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Haridas, V and Rajgokul, Kullampalayam Shanmugam and Sadanandan, Sandhya and Agrawal, Tanvi and Sharvani, Vats and Gopalkrishna, MVS and Bijesh, MB and Kumawat, Kanhaiya Lal and Basu, Anirban and Medigeshi, Guruparasad R (2013) Bispidine-amino acid conjugates act as a novel scaffold for the design of antivirals that block Japanese encephalitis virus replication. PLoS Negl Trop Dis, 7 (1).

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BACKGROUND: Japanese encephalitis virus (JEV) is a major cause of viral encephalitis in South and South-East Asia. Lack of antivirals and non-availability of affordable vaccines in these endemic areas are a major setback in combating JEV and other closely related viruses such as West Nile virus and dengue virus. Protein secondary structure mimetics are excellent candidates for inhibiting the protein-protein interactions and therefore serve as an attractive tool in drug development. We synthesized derivatives containing the backbone of naturally occurring lupin alkaloid, sparteine, which act as protein secondary structure mimetics and show that these compounds exhibit antiviral properties. METHODOLOGY/PRINCIPAL FINDINGS: In this study we have identified 3,7-diazabicyclo[3.3.1]nonane, commonly called bispidine, as a privileged scaffold to synthesize effective antiviral agents. We have synthesized derivatives of bispidine conjugated with amino acids and found that hydrophobic amino acid residues showed antiviral properties against JEV. We identified a tryptophan derivative, Bisp-W, which at 5 µM concentration inhibited JEV infection in neuroblastoma cells by more than 100-fold. Viral inhibition was at a stage post-entry and prior to viral protein translation possibly at viral RNA replication. We show that similar concentration of Bisp-W was capable of inhibiting viral infection of two other encephalitic viruses namely, West Nile virus and Chandipura virus. CONCLUSIONS/SIGNIFICANCE: We have demonstrated that the amino-acid conjugates of 3,7-diazabicyclo[3.3.1]nonane can serve as a molecular scaffold for development of potent antivirals against encephalitic viruses. Our findings will provide a novel platform to develop effective inhibitors of JEV and perhaps other RNA viruses causing encephalitis.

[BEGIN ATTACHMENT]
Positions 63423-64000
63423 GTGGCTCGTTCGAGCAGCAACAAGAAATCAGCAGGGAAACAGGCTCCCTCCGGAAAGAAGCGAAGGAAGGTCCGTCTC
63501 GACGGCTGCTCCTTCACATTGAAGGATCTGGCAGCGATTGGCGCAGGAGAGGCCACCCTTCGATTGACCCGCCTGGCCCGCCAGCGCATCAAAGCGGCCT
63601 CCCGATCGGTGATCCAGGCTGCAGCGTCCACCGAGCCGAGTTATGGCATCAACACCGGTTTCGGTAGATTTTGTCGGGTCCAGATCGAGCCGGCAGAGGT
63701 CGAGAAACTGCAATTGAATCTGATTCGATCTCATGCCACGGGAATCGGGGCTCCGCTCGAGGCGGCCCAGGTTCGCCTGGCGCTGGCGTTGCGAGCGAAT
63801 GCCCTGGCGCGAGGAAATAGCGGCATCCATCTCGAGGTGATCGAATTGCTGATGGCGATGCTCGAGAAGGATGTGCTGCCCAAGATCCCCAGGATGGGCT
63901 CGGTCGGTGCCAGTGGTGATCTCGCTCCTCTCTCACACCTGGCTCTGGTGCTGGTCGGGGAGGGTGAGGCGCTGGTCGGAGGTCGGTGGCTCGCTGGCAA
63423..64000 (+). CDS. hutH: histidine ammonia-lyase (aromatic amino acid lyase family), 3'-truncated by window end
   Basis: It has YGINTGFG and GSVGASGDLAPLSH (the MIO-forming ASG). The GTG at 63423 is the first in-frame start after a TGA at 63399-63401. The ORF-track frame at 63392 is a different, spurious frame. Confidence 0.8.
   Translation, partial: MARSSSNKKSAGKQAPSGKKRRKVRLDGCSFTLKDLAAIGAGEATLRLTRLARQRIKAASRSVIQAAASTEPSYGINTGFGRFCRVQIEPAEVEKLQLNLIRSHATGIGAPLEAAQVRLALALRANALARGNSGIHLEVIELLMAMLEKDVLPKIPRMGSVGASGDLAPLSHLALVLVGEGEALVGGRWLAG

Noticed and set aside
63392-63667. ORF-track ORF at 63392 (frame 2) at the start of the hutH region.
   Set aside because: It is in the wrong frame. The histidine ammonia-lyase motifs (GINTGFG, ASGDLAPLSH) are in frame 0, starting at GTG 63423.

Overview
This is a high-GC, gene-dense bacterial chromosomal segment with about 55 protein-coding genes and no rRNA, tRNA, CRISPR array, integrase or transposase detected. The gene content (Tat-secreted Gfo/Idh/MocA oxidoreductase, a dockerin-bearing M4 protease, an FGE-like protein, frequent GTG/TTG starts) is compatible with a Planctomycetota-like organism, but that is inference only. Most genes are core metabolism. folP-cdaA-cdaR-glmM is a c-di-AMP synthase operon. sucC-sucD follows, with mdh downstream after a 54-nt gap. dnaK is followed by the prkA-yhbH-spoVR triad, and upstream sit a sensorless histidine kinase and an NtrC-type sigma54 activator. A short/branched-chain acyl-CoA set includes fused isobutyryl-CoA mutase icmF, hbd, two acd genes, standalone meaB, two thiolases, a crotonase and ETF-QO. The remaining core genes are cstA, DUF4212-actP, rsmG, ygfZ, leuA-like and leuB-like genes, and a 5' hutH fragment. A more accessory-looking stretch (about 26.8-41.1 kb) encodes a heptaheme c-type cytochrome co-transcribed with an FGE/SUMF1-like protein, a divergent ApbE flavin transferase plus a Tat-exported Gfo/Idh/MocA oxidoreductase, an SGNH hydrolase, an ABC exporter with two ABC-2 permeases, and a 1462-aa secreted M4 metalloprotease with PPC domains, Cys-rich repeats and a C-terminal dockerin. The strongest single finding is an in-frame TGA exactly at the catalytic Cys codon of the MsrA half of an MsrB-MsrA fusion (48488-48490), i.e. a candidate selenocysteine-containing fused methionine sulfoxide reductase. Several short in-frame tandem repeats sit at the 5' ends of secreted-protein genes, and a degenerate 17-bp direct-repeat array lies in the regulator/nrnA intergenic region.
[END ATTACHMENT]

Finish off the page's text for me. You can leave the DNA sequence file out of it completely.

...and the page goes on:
Item Type: Article
Subjects: Neurodegenerative Disorders
Neuro-Oncological Disorders
Neurocognitive Processes
Neuronal Development and Regeneration
Informatics and Imaging
Genetics and Molecular Biology
Depositing User: Dr. D.D. Lal
Date Deposited: 06 Jul 2017 04:33
Last Modified: 10 Dec 2021 07:18
URI: http://nbrc.sciencecentral.in/id/eprint/143

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